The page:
Due to the specific seismic design the installation process of the structural steel and Tensioned Membrane Structure was a very sensitive process.

A very detailed engineered installation plan was developed, incorporating temporary support towers with sliding bogies to allow the structural steel arches to transit fore and aft during installation to avoid unbalanced forces imparting loads into the rigid bracing elements of the surrounding building (refer photos S1, S2, S3). Twice as much time was spent in the office planning and designing the installation as did the actual installation on site of approximately six weeks.

To provide added aesthetic qualities for the membrane a hearing bone pattern was developed into the valley regions of the structure - this complicated the fabrication process with very complex gore seam overlaps. This addition detail was well worth the effort adding a real sense of craftsmanship to the project. Project photos speak for themselves.


This project was very demanding in terms of design, fabrication and installation due to the number of designers and contractors involved in the process. Design and coordination meetings were long and pressing.

Establishing, controlling and monitoring lines of authority and responsibility were very important. All parties had to understand, contribute and collaborate in a" for greater good" mind-set to make this project successful.

Additional complicating factors were the interruption to installation caused by a significant seismic event. A 7.5 magnitude earthquake which severely damaged numerous surrounding buildings; a number of which had to be demolished due to the degree of damage. The earthquake was followed the next day by a severe flood which combined with the Earth quake closed the site for over a week.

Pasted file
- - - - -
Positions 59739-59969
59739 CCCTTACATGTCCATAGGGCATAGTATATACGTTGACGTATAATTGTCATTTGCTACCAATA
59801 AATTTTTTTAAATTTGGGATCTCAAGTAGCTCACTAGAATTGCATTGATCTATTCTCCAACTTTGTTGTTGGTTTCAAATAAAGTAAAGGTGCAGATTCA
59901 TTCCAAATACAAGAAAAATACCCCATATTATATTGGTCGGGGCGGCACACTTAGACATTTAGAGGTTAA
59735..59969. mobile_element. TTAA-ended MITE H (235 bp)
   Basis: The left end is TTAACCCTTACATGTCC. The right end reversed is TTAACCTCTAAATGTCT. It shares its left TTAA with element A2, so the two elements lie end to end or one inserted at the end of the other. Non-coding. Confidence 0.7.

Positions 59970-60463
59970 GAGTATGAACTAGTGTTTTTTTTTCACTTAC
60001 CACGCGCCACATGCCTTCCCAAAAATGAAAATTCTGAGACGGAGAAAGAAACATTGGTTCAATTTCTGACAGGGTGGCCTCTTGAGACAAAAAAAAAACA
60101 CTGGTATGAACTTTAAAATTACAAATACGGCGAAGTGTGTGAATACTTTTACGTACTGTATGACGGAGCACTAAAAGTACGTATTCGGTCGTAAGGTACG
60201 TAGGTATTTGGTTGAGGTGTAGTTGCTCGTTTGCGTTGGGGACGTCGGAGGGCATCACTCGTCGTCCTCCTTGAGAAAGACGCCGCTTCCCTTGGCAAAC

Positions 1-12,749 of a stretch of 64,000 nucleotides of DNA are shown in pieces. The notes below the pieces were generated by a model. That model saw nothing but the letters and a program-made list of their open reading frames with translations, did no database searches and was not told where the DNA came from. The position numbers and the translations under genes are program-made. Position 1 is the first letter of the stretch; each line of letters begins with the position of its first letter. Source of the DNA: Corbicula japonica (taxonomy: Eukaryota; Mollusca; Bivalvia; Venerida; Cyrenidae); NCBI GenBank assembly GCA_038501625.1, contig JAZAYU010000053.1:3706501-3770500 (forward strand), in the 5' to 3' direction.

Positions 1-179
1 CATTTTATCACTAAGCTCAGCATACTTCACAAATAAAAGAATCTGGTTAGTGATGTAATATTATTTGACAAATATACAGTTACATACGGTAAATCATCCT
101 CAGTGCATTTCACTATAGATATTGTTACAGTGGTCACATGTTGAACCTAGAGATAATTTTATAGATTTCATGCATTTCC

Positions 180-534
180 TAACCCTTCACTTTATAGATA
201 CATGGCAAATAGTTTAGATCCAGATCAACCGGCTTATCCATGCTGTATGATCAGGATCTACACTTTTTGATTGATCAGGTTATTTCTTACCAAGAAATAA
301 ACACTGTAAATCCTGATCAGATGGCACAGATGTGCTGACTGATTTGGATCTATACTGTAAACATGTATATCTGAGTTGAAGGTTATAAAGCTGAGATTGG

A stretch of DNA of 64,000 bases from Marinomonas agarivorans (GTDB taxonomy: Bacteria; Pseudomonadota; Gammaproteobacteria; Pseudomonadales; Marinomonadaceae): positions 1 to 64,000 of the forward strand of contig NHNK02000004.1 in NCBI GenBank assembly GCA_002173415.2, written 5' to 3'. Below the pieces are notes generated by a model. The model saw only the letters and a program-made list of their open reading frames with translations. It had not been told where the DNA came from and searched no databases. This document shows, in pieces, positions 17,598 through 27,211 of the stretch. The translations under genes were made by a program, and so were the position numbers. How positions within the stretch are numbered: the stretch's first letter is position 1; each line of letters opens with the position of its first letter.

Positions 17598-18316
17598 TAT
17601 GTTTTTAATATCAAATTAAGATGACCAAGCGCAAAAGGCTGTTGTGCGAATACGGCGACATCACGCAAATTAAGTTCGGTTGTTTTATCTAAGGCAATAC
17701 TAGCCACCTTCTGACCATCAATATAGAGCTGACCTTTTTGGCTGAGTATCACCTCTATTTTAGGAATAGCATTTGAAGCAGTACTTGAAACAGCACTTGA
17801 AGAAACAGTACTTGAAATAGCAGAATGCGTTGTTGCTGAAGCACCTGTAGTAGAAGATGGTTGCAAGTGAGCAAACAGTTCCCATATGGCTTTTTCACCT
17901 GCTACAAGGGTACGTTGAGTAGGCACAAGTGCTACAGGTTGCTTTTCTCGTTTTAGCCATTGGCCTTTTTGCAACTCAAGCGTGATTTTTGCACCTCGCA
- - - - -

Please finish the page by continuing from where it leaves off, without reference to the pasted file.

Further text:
The Structural system employed to brace and restrain the fabric consisting of a significant ring beam, structural steel arches and central bale ring were conceived as a basic yet very intricate system. Refer drawing (DWG 1001)

A series of tie cables radiating inwards from the perimeter ring beam and corner arches forming ridges and valleys at differential heights provided for stability and fixed geometry for the central bale ring and thus the fabric. A substantial propping programme was developed to enable out of balance installation forces to be resolved without effecting unbraced structural elements.


PVC Membrane       – Ferrari TX 30 III   (longevity, translucency and cost effectiveness)

Structural cables      - Ronstan / Pfeifer   high tensile structural strand, galvanized for longevity and cost effectiveness, quality of galvanizing process and dimensional accuracy


Fabric: Due to the complexity of the seam/ panel pattern, gore seams and mechanical mitre joints of fabric to the structural steel arches to the adjacent fabric panels - a very tight tolerance had to be maintained with cutting of panels and alignment of seams during the high frequency weld alignment and welding process. In effect the interlocking seam geometry controlled the accuracy of the fabrication.

Very extensive and accurate bi-axial testing of the fabric was performed in order to compensate and accurately pattern the fabric to ascertain final fabric geometry at design pre-stress.